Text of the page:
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A "Bike Boulevard" is coming to Salt Lake City.

Actually, it's already here, for the most part, but it may have gone unrecognized by some residents and commuters.

It's the quiet, leafy 600 East from South Temple to 2700 South that, according to Salt Lake City transportation officials, handles fewer than 1,500 vehicles per day. Typically these thoroughfares are so quiet that designated bike lanes are not necessary.

Still, the transportation department is planning a few changes aimed at making the street safer for cyclists: The speed limit will be reduced from 25 mph to 20 mph; push-button activated signal systems will be installed at 900 South, 1300 South and 2100 South; and push-button activated warning signs will be placed at 800 South and 1700 South.

Still being studied is whether northbound autos will be diverted from 600 East at 2200 South and whether both southbound and northbound cars will be forced into right turns at 300 South.

"No decision has been made on the auto restrictions," said Robin Hutcheson, transportation director. "We are trying to be as smart as we can so we don't create secondary impacts."

The project will cost about $600,000. The city council allocated the money in 2012. Most of it will be spent on signals and signs, Hutcheson said.

Dave Iltis, the editor of "Cycling Utah" (, said Bike Boulevards are gaining in popularity across the country because they offer more comfortable routes for cyclists.

"Especially in Salt Lake City, it will help define a corridor where people can get safely from point A to point B," he said.

Among other things, 600 East runs into the east-west S Line trail that parallels the Sugar House Streetcar at about 2200 South. And coming later this summer, the Transportation Department will implement protected bike lanes east and west on 300 South. Bikes will travel between the curb and parked cars from 300 West to a point well beyond 600 East that has yet to be determined.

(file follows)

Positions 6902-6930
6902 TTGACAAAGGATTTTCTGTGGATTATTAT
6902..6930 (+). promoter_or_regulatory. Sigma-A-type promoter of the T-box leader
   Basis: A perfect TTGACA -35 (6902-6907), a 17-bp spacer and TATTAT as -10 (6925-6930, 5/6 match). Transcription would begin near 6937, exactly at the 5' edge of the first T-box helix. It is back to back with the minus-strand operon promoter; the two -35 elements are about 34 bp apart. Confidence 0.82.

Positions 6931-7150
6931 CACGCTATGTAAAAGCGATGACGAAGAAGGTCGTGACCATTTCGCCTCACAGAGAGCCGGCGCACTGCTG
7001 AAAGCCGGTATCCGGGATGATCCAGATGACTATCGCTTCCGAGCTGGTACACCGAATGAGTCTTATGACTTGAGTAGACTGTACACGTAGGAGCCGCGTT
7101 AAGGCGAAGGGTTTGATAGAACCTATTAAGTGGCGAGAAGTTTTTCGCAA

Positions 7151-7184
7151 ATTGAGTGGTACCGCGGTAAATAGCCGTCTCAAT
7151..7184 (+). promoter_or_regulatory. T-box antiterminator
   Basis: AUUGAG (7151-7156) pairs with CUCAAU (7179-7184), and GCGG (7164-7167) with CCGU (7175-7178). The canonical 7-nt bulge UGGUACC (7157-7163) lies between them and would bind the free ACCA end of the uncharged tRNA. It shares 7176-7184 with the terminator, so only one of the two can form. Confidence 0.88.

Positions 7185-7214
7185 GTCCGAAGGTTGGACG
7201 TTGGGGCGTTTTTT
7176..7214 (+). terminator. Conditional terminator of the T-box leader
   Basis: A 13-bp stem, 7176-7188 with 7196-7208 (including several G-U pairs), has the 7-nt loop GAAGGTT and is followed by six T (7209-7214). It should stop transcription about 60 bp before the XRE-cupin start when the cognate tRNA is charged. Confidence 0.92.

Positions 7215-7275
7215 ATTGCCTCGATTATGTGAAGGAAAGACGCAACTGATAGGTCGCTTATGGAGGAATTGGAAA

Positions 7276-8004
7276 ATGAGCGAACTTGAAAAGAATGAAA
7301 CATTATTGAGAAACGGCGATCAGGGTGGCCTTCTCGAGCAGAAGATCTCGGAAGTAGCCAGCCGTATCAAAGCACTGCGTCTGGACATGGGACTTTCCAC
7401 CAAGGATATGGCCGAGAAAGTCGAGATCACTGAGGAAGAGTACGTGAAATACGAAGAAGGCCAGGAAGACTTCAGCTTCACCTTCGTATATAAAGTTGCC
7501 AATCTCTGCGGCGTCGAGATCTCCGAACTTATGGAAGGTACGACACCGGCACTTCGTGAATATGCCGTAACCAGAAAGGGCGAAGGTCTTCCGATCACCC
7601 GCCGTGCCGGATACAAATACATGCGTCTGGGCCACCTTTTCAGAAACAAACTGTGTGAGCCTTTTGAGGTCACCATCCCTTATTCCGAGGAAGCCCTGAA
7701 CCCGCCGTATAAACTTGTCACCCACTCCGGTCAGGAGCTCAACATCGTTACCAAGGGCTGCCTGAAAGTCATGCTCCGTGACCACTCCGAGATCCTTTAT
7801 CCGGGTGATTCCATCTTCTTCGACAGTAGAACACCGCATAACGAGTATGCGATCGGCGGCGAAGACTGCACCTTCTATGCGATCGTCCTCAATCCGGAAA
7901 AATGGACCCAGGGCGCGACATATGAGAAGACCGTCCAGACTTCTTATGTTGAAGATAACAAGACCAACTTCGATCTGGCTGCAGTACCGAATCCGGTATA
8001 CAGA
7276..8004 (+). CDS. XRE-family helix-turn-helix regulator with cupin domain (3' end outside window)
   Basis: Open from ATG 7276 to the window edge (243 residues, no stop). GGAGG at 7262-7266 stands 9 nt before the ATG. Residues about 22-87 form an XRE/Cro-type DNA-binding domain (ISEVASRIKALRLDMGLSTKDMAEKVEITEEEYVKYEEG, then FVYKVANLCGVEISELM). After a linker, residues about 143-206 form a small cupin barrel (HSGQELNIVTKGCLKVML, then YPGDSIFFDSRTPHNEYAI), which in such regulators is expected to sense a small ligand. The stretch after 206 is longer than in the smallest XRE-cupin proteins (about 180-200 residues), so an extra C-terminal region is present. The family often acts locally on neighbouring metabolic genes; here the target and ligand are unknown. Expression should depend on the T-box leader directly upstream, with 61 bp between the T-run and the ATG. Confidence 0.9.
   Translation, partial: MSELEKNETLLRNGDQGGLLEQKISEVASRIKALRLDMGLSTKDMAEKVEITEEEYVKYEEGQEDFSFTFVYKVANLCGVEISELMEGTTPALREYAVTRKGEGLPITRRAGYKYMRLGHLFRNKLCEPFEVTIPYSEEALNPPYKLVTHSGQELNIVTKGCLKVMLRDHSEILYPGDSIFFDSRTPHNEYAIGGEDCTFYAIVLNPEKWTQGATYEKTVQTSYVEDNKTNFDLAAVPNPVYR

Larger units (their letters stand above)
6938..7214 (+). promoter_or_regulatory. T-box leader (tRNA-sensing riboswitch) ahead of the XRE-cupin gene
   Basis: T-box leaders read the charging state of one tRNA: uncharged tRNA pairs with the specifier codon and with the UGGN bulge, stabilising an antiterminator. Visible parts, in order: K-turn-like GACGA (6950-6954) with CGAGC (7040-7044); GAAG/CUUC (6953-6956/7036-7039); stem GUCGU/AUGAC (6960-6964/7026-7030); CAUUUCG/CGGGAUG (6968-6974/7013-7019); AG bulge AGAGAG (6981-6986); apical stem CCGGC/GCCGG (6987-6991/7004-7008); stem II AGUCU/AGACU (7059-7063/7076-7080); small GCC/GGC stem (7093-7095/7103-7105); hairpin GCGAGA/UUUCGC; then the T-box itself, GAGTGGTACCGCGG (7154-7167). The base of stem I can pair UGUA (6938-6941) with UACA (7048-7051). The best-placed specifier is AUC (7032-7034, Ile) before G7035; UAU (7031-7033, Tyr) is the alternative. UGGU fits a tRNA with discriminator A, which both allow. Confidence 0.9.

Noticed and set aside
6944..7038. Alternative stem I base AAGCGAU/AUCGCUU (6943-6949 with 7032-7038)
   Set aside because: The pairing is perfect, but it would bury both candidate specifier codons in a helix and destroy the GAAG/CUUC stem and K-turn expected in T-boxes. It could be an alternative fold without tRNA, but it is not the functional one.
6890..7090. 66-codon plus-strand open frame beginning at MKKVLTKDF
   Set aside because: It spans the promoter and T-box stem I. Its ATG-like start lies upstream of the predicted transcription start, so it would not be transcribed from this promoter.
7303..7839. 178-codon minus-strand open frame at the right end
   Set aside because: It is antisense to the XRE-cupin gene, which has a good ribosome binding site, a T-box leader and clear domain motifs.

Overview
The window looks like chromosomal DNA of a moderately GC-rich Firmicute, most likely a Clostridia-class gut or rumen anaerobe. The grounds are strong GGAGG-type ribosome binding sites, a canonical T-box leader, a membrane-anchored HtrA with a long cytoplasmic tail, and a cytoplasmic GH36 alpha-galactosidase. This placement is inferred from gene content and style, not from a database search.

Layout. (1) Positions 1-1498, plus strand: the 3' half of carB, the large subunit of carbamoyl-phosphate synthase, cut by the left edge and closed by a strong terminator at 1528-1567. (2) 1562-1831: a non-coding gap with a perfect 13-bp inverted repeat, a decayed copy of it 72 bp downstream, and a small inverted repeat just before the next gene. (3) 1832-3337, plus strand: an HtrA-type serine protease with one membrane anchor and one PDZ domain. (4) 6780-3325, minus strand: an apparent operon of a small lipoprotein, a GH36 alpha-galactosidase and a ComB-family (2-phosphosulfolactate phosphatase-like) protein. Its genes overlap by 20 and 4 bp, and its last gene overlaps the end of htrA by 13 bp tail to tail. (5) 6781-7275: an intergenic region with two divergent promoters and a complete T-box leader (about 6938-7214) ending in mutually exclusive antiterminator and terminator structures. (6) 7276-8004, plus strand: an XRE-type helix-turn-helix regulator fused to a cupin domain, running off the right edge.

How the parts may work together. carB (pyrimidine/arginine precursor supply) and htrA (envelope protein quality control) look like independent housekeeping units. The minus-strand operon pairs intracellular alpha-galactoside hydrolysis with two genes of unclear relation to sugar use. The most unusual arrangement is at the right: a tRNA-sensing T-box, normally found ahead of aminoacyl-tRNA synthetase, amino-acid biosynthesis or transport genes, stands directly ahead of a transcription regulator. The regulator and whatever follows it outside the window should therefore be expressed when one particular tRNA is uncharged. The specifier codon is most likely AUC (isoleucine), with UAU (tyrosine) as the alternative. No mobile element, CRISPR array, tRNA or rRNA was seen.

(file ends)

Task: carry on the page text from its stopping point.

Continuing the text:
The routes are part of the Salt Lake City Bicycle & Pedestrian Master Plan that is now being updated, Hutcheson said.

The city is implementing safer bike routes to get more folks on their two-wheelers to reduce automobile traffic and air pollution, she said. "People are saying, I'd ride a bike if I felt more comfortable on the street."

Liberty Wells resident Lizz Rollins likes the 600 East Bike Boulevard plan.

"Cyclists are taking their lives in their own hands when they are out on the roads," she said. "But 600 East is a beautiful ride. People will be able to go uptown or wherever they want to go without worrying they'll be hit."

But Gordon Gurr, the co-chairman of the Liberty Wells Community Council, which met with transportation officials this spring, said the city should have sought more public input before devising the plan.

"It's more responsible to be communicating with residents before doing something like this," he said. "It's catering to a certain group. Not everybody can jump on a bus or a bike."

City officials next will discuss the plan with the East Liberty Park Community Council on Thursday at 7 p.m. at Tracy Aviary.

What's next

P A public meeting on the Bike Boulevard plan will be held at the East Liberty Park Community Council meeting Thursday at 7 p.m. at Tracy Aviary.

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